You know that prospectus you get when you buy into a mutual fund or make a stock purchase -- the one that's as thick as a Russian novel and reads like an IRS handbook?
Regulators implementing Dodd-Frank are targeting it this year, Barr says.
"You usually get (disclosures) three days after the sale, which is three days too late," Barr says. "Much better, upfront disclosure, much clearer disclosure of the true costs of fees, churning and the like are now authorized under Dodd-Frank."
In another facet of financial reform, the Securities and Exchange Commission will craft a fiduciary standard for stockbrokers similar to that for investment advisers, says Barr. Such a standard could make brokers a little more careful in making investment recommendations in the future.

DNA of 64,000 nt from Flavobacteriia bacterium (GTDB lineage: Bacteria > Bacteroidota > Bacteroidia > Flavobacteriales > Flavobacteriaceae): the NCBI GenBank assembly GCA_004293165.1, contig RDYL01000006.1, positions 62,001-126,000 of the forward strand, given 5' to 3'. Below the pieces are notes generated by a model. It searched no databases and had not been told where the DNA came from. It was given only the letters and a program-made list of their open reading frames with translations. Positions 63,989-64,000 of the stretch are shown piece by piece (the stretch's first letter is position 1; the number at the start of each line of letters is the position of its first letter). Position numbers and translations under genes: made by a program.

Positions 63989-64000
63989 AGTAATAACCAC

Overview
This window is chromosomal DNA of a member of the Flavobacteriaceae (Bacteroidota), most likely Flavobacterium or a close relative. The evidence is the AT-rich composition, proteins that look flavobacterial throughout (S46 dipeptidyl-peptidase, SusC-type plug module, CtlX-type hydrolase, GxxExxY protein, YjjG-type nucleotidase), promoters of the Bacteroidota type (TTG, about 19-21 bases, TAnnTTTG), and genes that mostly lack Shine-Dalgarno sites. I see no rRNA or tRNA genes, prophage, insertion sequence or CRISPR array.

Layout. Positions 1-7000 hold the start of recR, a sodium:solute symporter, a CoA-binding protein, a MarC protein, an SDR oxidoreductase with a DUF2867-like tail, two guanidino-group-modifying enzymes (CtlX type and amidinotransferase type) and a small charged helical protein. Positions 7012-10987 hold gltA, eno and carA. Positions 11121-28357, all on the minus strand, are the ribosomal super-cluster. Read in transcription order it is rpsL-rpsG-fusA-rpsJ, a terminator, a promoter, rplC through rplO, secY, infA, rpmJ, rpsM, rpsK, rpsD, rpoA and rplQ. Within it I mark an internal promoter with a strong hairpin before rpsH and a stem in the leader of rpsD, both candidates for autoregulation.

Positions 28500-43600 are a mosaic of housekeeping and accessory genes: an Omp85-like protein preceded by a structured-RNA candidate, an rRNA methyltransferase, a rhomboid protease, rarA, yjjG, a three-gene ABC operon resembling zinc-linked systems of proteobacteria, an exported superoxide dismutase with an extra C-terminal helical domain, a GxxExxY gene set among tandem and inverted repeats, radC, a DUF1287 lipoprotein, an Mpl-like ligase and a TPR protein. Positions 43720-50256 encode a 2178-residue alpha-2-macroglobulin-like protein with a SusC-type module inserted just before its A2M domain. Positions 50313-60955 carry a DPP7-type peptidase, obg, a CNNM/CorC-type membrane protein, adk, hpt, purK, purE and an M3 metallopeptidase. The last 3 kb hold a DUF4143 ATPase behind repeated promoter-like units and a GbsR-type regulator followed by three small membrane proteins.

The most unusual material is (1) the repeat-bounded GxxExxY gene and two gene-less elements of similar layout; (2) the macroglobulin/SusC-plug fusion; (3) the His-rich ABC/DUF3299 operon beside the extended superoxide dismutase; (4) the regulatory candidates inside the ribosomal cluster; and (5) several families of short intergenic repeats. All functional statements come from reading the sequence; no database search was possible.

That's because a fiduciary standard requires an adviser to recommend investments that are in the "best interest" of a client. Previously, brokers could recommend investments that were only "suitable," which sometimes led to stockbrokers steering clients toward investments that were a poor fit for their clients but meant larger fees and commissions for them.
Under such a fiduciary standard, brokers who fail to recommend investments that are in the best interest of a client or fail to disclose conflicts of interest could find themselves liable for damages, just as investment advisers sometimes are now.